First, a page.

Getting to know where the candidates for your State Senator and Representative stand on animal issues is important before you vote on November 6. If they are an incumbent check out CVA's Legislative ScoreCard for Animals to see how they voted on animal issues in 2017 and 2018 and if they were active co-sponsors of bills important to CVA. If they are not currently in office or if you want to know more, you could call or email their campaign and ask directly about their views on animal welfare in the State, specifically reducing animal cruelty and providing a more humane environment for all animals. To get you started, we've put together a few sample questions (you may want to ask candidates to please indicate for each statement whether they would Lead, Support, Oppose or remain neutral if the issue were proposed as legislation in Connecticut): There’s been a lot of media coverage this year about bear sightings in Connecticut towns. Can you indicate how you would vote on a measure to allow bear hunting in CT, even if the hunt is restricted to only a certain geographic area of the State? In 2013 a law was passed that would prohibit local municipalities from enacting breed specific ordinances. Unfortunately, Connecticut's insurance industry continues to deny homeowner and renters coverage based on specific dog breeds. Do you believe insurance companies should deny coverage based on the breed of dog owned by the prospective insurer? In 2016, an initiative was proposed but later withdrawn, that would apply a 5% tax on all veterinary services. Currently only 4 States in the country tax veterinary services. Do you think this is a proposal worth reconsidering as one way to reduce the State’s budget deficit? There is a well established link between animal cruelty and domestic violence. Although the courts are taking animal cruelty more seriously, the overwhelming animal cruelty cases in CT, including felony violations of a serious and violent nature, go unpunished. Many times, these crimes bypass the traditional trial system and instead go through a diversionary program where any record of the crime is completely removed. Do you think it is appropriate to stop using this diversionary program for felony animal cruelty charges? Remember, all campaigns run on the work of dedicated volunteers and you can be part of the process by making phone calls, going door to door, putting up lawn signs or volunteering on Election Day. It's a fun and easy way to get involved in the political process, and you might meet others who share your wishes for better animal protection!
Welcome to CVA's first Legislative Scorecard for Animals. CVA’s Scorecard is a record of how CT’s State Legislators voted on bills that CVA identified as priorities or otherwise believed had a significant impact on animals in the state. Election day, November 6, 2018, is swiftly approaching. This is an important election and we encourage everyone to vote. CVA doesn’t endorse candidates but we’re hopeful that CVA’s Legislative Scorecard for Animals will guide its members in their decision-making process. A scorecard is a record of how legislators voted but it doesn’t adequately represent the work that our legislative friends have put into protecting animal welfare interests in the State. Just this year Representative Brenda Kupchick (R-132) and Representative Diana Urban (D-43) were awarded CVA’s first Animal Champion Award for their continuing efforts to create better laws for CT's animals. And when you look at a legislator’s voting record pay attention to who has sponsored CVA's priority bills. While not complete it begins to paint a picture of those who have worked hard to make a difference for animals, and we need more state legislators like them. Because this is not an all-encompassing picture, CVA encourages members to reach out to the respective candidates running for State Representative and Senator in their district and ask directly about their views on animal welfare in the State, specifically reducing animal cruelty and providing a more humane environment for all animals. To get you started we've put together a few sample questions. Remember, State legislative elections only happen every two years; Vote like the life of CT’s animals depend on it...because it does! Click on the Image of the Scorecard below to open the document.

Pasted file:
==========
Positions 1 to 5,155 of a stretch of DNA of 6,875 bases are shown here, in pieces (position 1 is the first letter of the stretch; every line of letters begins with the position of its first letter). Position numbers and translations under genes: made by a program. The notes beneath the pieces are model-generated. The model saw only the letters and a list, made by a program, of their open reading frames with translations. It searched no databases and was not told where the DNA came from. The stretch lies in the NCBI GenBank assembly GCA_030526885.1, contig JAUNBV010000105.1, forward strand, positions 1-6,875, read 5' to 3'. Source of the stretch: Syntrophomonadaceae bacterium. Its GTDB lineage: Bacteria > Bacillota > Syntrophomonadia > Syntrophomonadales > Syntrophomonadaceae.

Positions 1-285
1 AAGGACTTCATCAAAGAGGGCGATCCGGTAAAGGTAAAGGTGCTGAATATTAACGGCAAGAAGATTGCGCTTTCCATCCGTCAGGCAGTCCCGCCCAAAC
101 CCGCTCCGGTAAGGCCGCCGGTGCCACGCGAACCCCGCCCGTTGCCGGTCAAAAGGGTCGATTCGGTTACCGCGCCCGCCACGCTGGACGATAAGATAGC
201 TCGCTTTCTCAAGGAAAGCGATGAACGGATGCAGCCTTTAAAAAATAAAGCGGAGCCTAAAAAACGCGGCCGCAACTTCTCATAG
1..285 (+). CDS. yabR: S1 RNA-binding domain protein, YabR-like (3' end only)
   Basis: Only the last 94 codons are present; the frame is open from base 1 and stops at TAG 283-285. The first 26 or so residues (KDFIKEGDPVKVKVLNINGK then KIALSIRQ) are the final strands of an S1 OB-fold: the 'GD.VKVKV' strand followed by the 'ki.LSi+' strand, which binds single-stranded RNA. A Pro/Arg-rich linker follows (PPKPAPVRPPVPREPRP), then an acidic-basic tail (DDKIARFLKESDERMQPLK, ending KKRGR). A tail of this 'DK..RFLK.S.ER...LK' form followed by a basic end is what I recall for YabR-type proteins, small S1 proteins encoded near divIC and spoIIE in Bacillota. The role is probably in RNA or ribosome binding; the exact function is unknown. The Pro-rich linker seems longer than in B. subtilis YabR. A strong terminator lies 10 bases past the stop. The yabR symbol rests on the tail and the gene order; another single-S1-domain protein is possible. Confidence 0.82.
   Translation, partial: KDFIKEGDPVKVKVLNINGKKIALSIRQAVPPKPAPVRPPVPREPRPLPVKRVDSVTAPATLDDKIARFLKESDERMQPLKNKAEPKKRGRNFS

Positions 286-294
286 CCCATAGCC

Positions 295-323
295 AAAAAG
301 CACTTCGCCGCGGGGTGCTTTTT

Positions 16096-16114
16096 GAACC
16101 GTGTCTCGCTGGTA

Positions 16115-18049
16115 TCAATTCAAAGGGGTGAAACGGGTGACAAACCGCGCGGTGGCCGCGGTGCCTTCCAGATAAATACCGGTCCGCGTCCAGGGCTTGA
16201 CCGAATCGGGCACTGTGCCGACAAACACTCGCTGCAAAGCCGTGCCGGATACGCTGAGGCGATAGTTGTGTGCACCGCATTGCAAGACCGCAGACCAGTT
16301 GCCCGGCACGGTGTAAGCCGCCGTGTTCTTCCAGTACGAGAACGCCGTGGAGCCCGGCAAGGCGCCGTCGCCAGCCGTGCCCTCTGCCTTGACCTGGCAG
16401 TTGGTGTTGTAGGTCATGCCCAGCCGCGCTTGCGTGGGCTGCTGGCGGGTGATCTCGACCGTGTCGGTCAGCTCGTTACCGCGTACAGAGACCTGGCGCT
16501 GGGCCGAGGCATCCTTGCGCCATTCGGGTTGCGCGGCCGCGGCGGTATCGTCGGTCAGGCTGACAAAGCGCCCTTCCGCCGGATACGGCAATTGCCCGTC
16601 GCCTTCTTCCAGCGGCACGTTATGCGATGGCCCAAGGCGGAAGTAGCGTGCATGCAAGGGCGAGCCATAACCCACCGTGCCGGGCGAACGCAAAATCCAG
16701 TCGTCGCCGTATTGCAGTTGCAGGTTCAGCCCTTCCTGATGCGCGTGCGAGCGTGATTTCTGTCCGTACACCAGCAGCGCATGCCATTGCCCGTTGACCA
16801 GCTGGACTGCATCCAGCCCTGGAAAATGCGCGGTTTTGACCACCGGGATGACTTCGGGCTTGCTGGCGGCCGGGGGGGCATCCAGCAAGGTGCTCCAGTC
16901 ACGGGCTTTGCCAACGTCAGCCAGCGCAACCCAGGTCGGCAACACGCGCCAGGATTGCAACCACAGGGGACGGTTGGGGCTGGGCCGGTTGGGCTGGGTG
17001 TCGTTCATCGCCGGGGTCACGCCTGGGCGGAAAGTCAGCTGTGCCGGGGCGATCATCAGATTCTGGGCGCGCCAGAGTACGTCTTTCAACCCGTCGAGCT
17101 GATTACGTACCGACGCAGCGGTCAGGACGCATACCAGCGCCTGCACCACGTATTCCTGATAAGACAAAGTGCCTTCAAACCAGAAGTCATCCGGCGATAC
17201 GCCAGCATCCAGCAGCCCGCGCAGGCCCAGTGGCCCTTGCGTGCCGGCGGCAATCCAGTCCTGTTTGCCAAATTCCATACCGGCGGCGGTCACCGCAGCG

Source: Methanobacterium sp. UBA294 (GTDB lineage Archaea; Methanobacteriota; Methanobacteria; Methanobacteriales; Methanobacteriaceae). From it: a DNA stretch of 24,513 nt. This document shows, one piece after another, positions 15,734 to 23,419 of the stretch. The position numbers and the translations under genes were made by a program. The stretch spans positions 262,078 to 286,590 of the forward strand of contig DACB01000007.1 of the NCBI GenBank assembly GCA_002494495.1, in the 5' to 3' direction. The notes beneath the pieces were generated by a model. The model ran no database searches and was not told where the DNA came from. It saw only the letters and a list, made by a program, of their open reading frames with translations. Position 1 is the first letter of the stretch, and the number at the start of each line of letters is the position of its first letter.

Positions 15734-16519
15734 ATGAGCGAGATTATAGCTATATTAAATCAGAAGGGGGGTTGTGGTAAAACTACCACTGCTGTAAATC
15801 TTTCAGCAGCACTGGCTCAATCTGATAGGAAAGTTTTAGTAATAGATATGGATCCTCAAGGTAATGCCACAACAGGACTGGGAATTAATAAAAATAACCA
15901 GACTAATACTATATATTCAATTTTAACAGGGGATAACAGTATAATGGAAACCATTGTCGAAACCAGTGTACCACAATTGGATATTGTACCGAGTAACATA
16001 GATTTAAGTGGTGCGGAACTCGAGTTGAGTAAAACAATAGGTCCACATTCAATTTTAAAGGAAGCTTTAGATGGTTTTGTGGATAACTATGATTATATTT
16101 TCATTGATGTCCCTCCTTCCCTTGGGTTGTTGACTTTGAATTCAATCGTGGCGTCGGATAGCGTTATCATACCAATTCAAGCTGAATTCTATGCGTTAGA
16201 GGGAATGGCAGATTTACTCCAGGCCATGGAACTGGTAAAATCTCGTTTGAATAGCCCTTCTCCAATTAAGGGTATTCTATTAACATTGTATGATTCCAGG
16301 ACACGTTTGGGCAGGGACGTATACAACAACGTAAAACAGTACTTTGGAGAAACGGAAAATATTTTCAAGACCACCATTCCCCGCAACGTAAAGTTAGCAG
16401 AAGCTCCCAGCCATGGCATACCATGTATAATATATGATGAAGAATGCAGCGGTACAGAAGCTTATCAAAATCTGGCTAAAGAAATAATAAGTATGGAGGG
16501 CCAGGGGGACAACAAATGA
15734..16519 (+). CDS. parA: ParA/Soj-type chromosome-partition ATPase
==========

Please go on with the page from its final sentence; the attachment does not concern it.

We did it…we made our goal. Thanks to all who helped make CVA’s Day of Giving such a success and making a difference for CT’s animals. And now, a comment from Eddie:
Get to know CT Votes for Animals! A new video has been created showcasing what CVA does for animals in the state, and how CT residents can join us to support this critical work. Animals across Connecticut need YOUR help and this is a great organization to do that in a very long term, impactful way. Many thanks to Mark Bellusci at Bellusci Creative for filming, editing, and participating in this beautiful video, and to CVA volunteer Chris Kerin for his partnership throughout this process.
Check out this amazing preview 'teaser' video about CVA produced by our friends at Bellusci Creative! (And be on the lookout for the full version!) We had so much fun making this with the video team and are looking forward to the full version! CVA has some amazing and talented supporters in the community: thank you so much to Mark Bellusci and Chris Kerin!